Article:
1/2 tsp pepper
1/2 tsp salt
1/2 cup flour
10 cups water

Boil chicken in water until cooked through. Drain water, then shred chicken.

Cook onion in butter until soft. Add chicken, apples, carrots, celery, flour & spices. Slowly add water & bouillion cubes. Stir well. Simmer 30 minutes, minimum, before serving.

Serve soup with buttered french bread & a tossed green salad OR grilled cheese sandwiches.

bouillion cubes ($1.32 for 6) 0.88
onion (0.25/lb) 0.13
butter ($2.18 for 32 Tbsp) 0.14
chicken ($1.88/lb) 1.88
apples (0.78/lb ~ used 3 small apples) 0.78
carrots (0.98/1lb bag baby carrots) 0.98
celery (0.38/lb ~ used 4 stalks, about 1/3lb) 0.13
flour ($3.28/bag ~ 73, 1/4-cup servings per bag) 0.09

Total for soup = $5.01

If served with salad & bread, use 1 bag salad mix for $2.78 & 1 loaf french bread for 0.98 for a total of $8.77.

If served with grilled cheese sandwiches, use 1 loaf whole wheat bread for $1.18, approximately 4 tbsp butter for 0.28 and 9 slices of cheese (for 9 family members) for $1.08 ($2.88/24 slices American cheese). Total = $7.55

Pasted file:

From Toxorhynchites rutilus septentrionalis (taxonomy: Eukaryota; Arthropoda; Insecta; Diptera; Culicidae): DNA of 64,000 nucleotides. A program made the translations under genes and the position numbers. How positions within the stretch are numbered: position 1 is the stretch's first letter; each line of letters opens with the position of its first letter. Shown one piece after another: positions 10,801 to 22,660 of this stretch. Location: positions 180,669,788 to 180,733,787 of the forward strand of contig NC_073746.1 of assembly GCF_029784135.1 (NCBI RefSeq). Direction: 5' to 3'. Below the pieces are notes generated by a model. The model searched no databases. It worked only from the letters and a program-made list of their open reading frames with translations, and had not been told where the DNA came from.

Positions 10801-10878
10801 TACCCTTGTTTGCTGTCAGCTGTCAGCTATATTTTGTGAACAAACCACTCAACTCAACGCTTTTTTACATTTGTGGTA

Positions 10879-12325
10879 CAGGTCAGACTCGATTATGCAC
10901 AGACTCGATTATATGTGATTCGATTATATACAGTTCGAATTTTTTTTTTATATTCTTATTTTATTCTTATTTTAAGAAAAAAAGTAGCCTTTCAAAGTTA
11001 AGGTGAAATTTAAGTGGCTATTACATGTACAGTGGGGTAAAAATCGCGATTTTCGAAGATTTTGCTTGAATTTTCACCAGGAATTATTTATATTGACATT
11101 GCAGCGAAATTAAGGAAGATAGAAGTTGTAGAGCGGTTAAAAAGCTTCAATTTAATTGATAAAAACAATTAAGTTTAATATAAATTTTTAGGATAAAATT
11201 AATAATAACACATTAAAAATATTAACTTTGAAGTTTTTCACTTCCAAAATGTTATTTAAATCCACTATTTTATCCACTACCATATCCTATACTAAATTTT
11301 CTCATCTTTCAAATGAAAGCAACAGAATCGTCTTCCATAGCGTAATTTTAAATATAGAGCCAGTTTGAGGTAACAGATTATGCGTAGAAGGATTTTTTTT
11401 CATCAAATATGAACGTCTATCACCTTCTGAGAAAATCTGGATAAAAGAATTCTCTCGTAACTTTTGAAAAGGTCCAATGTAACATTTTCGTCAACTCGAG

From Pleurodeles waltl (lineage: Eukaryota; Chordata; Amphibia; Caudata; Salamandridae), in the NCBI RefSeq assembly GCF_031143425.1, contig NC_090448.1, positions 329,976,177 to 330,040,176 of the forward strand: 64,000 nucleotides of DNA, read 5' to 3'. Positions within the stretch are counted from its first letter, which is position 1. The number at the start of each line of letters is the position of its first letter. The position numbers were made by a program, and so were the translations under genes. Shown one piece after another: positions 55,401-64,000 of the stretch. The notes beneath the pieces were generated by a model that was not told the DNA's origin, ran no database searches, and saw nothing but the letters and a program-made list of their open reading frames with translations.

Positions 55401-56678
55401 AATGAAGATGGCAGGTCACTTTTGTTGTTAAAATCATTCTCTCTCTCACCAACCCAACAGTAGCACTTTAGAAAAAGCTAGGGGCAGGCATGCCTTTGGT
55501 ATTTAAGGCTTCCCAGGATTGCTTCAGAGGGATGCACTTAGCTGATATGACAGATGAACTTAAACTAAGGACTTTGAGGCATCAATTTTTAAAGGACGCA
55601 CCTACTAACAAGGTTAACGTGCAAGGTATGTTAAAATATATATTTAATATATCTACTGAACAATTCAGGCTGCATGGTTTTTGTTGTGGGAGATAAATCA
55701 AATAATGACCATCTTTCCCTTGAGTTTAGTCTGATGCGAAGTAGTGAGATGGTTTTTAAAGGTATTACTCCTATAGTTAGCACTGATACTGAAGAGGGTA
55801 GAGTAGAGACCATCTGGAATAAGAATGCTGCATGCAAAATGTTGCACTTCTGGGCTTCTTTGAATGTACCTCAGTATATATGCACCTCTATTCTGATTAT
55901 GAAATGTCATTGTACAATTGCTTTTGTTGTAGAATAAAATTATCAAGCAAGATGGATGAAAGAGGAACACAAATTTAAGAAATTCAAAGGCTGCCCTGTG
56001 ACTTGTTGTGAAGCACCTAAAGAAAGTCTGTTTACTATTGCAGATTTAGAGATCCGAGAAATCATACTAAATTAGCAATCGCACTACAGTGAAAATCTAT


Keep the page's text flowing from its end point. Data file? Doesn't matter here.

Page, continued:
This is what I made for dinner tonight, so seeing your challenge was fun because I immediately knew what I could use as an entry.

I got this recipe from a friend many years ago.


Annie Jones' entry at Real Life Living for 5 people.


From Lisa at Living Easy serving 5.


These two are from MIRZ, mom of 8 and founder of LOK, hence, she is not in the running, but wanted to contribute nonetheless.
There is one at the LOK Household Blog and one at her personal blog.


And ... the winner of our first challenge, who receives a badge to proudly display on her blog, is Annie of Living Life Real! Congratulations to you, Annie!

Wednesday, May 07, 2008

Veggie Wednesday: Sorelle Paradiso Organic Olives and Olive Oil - Mambo Sprouts Recipe Contest

Sorelle Paradiso olive oil is one of those things in life that leaves you briefly dumbstruck. Their Extra Virgin Olive Oil made from 100% Sevillano olives is the best olive oil I have ever tasted. The fragrance alone was enough to make me swoon. We tried it with French bread and compared it to the oil I had been buying. I honestly thought I had been buying really good olive oil, and I was proved very wrong. This particular oil is so smooth and buttery, it's hard to believe it's just olive oil. It's also not as thick as the oils I'm used. This is one of those oils you MUST try; it goes far beyond being used as just a condiment. Don't take it from me, though, this particular oil won "Best of Show" at the International Las Vegas Restaurant Show 2008.